In this section, we'll improve some aspects of the file editor UI: visual feedback on auto-save, improvements to the minimap and breadcrumbs, and a few others.


In this section, we'll explore the differences between a console, a terminal, and a shell, and we'll make it look great and consistent with our overall theme, display key information, increase how much we can see into the past, and implement powerful autocompletion, for both internal and external terminals.


In this section, we'll improve the debugging UI interface with a few quick but important improvements.

Source Control

In this section, we'll improve the source control UI and get a beautiful graph showing the repo's branches and commits for efficient navigation.



In this section, we'll go over the default shortcuts and implement a few quick but important shortcuts VS Code is missing.


Autocompletion can be great or greatly annoying if incorrectly configured. We'll go over some annoyances that make autocompletion take more keystrokes to use, why that happens, and how to fix autocompletion for a delightfully efficient experience.


In this section, we'll go over how to find out which snippets VS Code provides for your specific language mode and modern versions to replace VS Code's outdated snippets.



We'll automate file-saving, but do it in a way that gives you feedback while avoiding a few common annoyances with auto-save.

Format on save

In this section, I'll give you a clear picture of how auto-formatting works, which languages VS Code can format out of the box, common pitfalls people get into when using Prettier, and how to solve them.

Insert final new line

We'll go over why inserting a final new line is a good practice and how to have VS Code do that for you automatically.

Tabs and spaces

VS Code's default behavior to handle tabs and spaces can be a source of frustration. In this section, we'll go over what VS Code's doing behind the scenes and have it format your code just the way you want it to.

Code actions on save

VS Code can run a few code actions on save. Some of them are useful and some of them can actually break your code. In this section, we'll discuss which actions you should be using and which you should not.


Tracking invisible characters

Invisible Unicode characters can be used to create backdoors in your software. In this section, we'll configure VS Code to render all invisible characters clearly.

Previewing images

Especially when we're working with product icons, it's useful to see them directly in code instead of searching for them in the Explorer View and see if we're importing/using the right image. We'll configure VS Code to render the images you're importing in-line without getting in the way.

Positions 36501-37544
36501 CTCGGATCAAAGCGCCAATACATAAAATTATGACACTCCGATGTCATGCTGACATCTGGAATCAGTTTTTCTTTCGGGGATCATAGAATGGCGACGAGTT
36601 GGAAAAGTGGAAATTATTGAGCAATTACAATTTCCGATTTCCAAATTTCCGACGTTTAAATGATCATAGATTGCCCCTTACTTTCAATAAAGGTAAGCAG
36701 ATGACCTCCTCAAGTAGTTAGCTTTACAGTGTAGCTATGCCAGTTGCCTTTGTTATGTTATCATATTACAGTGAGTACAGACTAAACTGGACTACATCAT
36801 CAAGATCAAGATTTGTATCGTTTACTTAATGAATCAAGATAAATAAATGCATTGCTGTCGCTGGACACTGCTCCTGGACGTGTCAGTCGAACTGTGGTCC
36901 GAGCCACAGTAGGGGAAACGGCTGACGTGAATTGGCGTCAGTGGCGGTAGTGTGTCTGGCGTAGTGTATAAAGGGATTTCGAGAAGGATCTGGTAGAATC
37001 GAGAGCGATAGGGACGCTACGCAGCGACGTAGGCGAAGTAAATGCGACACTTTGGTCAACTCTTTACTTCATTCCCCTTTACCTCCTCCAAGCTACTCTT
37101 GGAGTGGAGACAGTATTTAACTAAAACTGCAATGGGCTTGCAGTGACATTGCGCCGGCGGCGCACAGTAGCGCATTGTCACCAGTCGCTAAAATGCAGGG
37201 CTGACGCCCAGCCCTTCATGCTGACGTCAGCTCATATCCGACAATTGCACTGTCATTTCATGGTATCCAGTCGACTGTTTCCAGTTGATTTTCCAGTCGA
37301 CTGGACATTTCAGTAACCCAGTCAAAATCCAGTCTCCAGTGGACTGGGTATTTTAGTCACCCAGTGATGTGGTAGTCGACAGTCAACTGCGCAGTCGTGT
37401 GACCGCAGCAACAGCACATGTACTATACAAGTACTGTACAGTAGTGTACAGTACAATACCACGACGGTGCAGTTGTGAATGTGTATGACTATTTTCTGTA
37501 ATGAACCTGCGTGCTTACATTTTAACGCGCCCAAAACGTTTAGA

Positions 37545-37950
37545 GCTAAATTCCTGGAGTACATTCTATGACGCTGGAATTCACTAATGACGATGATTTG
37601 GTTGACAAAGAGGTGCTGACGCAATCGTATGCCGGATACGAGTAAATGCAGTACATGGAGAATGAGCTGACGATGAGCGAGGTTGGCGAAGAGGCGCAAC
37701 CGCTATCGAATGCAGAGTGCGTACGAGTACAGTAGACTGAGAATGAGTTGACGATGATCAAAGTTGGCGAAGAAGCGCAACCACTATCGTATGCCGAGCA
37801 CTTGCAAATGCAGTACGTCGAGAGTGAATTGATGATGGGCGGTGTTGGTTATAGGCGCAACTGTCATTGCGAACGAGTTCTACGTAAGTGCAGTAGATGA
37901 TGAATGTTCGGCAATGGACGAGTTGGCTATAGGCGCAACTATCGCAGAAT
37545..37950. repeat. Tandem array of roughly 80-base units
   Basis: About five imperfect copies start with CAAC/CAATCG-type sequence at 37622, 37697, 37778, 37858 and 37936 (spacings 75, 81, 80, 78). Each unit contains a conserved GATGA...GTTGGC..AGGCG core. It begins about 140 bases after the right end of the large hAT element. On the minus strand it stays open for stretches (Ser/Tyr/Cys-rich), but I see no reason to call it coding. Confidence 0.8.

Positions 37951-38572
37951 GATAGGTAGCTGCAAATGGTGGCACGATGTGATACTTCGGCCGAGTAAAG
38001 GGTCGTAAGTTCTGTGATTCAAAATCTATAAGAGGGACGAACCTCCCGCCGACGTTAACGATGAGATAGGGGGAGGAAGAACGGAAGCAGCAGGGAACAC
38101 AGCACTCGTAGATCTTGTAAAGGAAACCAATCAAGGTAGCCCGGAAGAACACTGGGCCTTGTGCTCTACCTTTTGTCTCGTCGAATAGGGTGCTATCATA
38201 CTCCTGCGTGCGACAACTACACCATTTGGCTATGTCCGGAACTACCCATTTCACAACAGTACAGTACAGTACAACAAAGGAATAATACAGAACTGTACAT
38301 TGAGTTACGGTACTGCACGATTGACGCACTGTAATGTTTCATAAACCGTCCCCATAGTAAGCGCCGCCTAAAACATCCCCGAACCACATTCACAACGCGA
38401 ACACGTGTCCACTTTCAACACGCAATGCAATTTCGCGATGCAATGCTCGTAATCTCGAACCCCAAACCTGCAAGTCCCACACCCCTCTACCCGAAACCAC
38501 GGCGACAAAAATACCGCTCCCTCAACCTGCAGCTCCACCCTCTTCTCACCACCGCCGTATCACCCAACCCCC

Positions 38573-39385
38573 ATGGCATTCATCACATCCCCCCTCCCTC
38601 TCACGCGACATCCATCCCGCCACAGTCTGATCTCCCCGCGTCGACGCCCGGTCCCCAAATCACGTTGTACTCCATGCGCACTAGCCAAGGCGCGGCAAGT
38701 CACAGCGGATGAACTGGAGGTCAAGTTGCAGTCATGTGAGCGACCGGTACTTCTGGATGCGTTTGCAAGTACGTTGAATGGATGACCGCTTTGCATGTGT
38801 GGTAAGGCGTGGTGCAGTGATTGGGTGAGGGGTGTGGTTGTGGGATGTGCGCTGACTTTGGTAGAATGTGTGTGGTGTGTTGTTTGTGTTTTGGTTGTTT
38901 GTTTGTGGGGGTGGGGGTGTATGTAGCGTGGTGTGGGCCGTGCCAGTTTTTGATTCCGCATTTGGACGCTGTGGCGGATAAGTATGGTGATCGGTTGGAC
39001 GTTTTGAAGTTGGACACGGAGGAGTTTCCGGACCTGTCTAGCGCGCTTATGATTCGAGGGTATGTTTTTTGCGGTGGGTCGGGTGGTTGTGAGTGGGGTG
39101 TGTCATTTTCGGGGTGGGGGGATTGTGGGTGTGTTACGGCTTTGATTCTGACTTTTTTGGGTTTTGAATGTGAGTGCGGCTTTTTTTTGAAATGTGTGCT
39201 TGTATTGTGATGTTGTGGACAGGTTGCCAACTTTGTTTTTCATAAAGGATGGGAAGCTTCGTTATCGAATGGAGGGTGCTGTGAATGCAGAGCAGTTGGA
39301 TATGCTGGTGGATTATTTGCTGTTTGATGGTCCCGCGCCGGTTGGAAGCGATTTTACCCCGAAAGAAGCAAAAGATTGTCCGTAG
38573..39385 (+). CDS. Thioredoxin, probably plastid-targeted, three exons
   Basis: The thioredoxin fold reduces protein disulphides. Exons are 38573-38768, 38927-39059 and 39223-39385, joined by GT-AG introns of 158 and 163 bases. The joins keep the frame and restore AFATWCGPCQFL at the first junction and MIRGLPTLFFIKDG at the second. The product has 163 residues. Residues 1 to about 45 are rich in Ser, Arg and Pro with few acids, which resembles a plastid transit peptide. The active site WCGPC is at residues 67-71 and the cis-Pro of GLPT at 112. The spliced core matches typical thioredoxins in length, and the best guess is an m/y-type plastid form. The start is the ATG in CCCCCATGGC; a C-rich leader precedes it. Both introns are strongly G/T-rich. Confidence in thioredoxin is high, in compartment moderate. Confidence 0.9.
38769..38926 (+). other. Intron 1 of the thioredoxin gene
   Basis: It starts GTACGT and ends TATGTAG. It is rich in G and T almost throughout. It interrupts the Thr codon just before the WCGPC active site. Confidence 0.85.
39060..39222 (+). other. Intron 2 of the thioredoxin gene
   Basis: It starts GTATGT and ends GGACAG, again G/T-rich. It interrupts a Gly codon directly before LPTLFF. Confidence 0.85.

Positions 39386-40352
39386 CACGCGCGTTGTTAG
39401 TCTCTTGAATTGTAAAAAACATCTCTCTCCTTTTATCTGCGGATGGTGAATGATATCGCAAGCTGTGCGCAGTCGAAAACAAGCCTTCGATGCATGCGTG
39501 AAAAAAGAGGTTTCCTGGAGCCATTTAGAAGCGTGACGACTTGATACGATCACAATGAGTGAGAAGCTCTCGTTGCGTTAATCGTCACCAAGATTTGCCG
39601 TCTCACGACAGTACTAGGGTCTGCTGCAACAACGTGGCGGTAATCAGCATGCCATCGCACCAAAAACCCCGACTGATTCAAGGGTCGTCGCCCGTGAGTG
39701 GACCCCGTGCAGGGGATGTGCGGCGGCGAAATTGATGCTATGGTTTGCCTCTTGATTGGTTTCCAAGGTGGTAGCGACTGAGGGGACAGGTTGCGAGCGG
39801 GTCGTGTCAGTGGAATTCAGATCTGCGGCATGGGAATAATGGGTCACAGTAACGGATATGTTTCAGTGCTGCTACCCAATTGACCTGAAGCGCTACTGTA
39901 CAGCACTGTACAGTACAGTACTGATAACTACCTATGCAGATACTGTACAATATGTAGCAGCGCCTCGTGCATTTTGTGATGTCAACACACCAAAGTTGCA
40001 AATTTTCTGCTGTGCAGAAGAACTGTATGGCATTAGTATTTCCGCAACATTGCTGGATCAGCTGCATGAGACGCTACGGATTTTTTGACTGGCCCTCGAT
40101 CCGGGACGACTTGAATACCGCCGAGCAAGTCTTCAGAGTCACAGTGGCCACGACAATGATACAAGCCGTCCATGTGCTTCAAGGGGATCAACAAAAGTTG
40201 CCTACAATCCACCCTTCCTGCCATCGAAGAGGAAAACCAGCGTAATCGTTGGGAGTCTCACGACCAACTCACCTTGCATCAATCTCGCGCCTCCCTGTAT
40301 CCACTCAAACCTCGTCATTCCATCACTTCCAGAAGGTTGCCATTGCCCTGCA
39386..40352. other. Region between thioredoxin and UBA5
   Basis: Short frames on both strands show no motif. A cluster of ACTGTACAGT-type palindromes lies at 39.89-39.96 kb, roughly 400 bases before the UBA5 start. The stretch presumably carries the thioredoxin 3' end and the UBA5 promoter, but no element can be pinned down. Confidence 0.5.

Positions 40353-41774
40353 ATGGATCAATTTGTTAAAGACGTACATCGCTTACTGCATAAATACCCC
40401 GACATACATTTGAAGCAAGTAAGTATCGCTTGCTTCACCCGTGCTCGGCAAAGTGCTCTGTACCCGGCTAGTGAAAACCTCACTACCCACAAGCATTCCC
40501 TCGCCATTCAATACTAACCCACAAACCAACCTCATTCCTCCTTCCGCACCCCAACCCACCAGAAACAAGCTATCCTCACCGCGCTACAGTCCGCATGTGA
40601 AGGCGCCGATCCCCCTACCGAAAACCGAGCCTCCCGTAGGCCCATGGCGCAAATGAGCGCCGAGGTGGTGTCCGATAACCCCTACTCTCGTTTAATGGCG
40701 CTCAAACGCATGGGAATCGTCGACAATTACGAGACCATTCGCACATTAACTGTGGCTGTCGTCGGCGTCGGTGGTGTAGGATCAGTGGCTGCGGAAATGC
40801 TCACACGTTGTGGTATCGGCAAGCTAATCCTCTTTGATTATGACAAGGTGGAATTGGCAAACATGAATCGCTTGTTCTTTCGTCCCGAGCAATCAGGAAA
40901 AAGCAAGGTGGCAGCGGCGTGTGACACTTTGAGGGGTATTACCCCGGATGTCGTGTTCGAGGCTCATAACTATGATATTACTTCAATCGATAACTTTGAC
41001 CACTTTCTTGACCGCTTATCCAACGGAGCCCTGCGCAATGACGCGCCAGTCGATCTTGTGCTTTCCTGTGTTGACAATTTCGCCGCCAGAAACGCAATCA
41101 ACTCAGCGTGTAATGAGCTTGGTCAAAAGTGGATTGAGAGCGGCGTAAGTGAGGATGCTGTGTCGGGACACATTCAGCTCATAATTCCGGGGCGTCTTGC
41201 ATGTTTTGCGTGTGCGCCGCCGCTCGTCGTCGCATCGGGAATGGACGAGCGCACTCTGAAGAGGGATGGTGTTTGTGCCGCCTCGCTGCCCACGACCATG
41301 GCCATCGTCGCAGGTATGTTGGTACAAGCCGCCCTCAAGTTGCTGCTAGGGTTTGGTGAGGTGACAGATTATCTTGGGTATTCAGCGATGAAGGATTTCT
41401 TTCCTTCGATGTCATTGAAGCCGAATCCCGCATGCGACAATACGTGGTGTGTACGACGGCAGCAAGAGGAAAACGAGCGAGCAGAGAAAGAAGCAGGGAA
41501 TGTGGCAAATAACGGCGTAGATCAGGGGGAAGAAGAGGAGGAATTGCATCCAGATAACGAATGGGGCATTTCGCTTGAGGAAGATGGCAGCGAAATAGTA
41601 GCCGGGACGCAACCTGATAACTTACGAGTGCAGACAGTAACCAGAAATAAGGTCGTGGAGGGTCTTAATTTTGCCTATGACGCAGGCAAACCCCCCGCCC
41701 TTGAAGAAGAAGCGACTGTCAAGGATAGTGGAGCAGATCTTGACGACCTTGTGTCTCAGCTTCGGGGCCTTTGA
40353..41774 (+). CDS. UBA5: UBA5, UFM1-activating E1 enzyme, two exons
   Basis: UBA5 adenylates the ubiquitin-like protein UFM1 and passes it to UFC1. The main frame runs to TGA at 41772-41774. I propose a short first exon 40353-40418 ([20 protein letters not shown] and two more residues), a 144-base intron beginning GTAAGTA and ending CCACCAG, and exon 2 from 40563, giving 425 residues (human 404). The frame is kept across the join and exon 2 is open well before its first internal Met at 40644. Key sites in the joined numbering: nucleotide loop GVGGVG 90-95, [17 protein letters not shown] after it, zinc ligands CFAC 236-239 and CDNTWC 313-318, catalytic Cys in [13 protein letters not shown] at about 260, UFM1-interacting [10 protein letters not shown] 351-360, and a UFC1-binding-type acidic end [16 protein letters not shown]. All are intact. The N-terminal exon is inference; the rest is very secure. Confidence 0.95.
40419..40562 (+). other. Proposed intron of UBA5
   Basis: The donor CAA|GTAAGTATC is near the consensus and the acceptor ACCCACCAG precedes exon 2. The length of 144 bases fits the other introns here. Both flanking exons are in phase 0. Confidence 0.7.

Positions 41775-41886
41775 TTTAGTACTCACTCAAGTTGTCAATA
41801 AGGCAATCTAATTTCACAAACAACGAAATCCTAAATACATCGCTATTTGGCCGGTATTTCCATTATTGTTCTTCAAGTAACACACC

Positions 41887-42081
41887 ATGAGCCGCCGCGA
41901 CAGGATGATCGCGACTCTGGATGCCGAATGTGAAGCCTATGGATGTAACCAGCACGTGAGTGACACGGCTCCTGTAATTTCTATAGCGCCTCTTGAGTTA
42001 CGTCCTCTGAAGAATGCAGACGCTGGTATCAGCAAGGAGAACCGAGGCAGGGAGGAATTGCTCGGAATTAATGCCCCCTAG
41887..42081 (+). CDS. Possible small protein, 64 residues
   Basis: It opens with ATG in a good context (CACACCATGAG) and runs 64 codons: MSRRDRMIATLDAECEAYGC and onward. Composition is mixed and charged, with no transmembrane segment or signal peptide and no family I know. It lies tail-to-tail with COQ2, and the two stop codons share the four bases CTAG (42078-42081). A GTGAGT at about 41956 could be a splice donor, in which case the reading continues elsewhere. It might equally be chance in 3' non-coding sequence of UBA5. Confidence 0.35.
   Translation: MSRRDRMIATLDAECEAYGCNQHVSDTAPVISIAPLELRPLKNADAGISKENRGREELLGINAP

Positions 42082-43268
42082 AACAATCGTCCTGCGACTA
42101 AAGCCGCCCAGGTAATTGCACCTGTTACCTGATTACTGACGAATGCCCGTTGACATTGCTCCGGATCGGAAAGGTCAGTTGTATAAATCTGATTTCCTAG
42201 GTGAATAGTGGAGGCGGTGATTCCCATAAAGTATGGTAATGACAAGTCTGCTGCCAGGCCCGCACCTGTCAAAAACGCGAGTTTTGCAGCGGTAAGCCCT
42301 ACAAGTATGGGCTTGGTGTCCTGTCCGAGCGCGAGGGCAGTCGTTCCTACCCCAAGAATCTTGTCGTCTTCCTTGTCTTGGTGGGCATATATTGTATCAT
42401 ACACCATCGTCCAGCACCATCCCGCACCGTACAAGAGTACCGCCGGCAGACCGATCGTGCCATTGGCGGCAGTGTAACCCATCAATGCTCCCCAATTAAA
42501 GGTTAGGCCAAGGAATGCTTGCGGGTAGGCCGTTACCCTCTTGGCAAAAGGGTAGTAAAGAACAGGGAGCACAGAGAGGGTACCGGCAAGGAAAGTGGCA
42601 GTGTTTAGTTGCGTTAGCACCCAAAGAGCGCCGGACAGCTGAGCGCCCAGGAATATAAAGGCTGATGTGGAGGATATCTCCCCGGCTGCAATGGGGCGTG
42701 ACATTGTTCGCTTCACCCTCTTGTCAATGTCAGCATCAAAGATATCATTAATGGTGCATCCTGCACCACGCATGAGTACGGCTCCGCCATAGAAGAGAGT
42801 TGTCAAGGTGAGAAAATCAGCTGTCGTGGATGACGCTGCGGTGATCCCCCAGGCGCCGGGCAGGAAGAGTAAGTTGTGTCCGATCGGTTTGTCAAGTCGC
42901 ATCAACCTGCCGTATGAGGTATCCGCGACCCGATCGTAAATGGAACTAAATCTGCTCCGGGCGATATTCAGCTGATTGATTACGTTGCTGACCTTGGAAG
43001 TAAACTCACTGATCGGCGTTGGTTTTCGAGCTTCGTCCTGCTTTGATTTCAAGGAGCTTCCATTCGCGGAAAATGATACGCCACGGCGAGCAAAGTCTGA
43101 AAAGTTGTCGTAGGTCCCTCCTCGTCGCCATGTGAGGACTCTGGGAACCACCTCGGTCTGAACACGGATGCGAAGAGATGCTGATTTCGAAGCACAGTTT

Spell checking

Here, we'll configure VS Code to automatically spell-check both your code and your writting.

Part three - Best Practices

The third part is about teaching you all the best practices for all your development needs with VS Code: how to set up projects, how to do efficient debugging, Git and GitHub, integrations, and a lot more.

Settings Sync

We'll start by making sure all changes you'll be making from now on are saved to the cloud. We'll also learn how to share those settings across multiple machines, how to restore them if you lose them, and how to safely share them with colleagues without breaking their own configurations.

Single Folders vs Workspaces

In this section, we'll discuss the considerations to be made when deciding between workspaces and single folders, and some tips on how best to use them.

Distinguish between windows

If you're working with a large number of repos simultaneously, it's useful to easily distinguish them visually. In this section, I'll show you some ways in which you can consistently colorize different repo windows.

Code navigation

In this section, we'll explore different ways to navigate your code, some quick tips for efficient code navigation, and use cases for side-by-side editing.


Vim is a powerful code navigation and editing tool, but it does have a bit of a learning curve which would be covered in its own course. In this section, we'll take a look at how to install Vim in VS Code, and a quick look at some main Vim features.

VS Code's built-in browser

In this section, we'll explore VS Code's built-in browser, its features, shortcomings, and how to access DevTools right from within VS Code itself.


In this section, we'll explore how VS Code talks to debuggers, the difference between a debugging extension and the debugger itself, what to do when a debugging session doesn't work, debugging configurations, automating useful tasks like code compilation before debugging, how to skip over code you don't care about, and a few other tips and tricks to make your debugging sessions efficient and to the point.

Git filters and hooks

Always seeing your code in the same format improves your performance as a developer. One of the most common sources of frustration and fruitless discussions is which formatter to use for your team's repo. In this section, we'll go over Git filters and hooks, and implement automation to make sure you're always seeing the code formatted to your liking, while also committing your changes in the correct format required by the repo.

Part four - Languages, libraries, frameworks, and tools

The fourth part is all about applying the last two sections - improving your developer experience and teaching you best practices - to your particular tech stack, and in this section, you get to pick and choose the tech you're using.



In this section, we'll expand VS Code's functionality so that you can use the usual shortcuts you're used to from GitHub to write your MD files.


In this section, we'll automate formatting for MD files.

Best practices

In this section, we'll go over the best practices for writing Markdown, and how to create a useful and efficient README file.



In this section, we'll fix quite a few shortcomings VS Code has regarding HTML, CSS, and JavaScript.


We'll implement structural linting, and best practices hinting to make sure you're writing high-quality HTML.

Best Practices

In this section, I'll show you how to quickly serve HTML files with the click of a button, as opposed to using an npm package.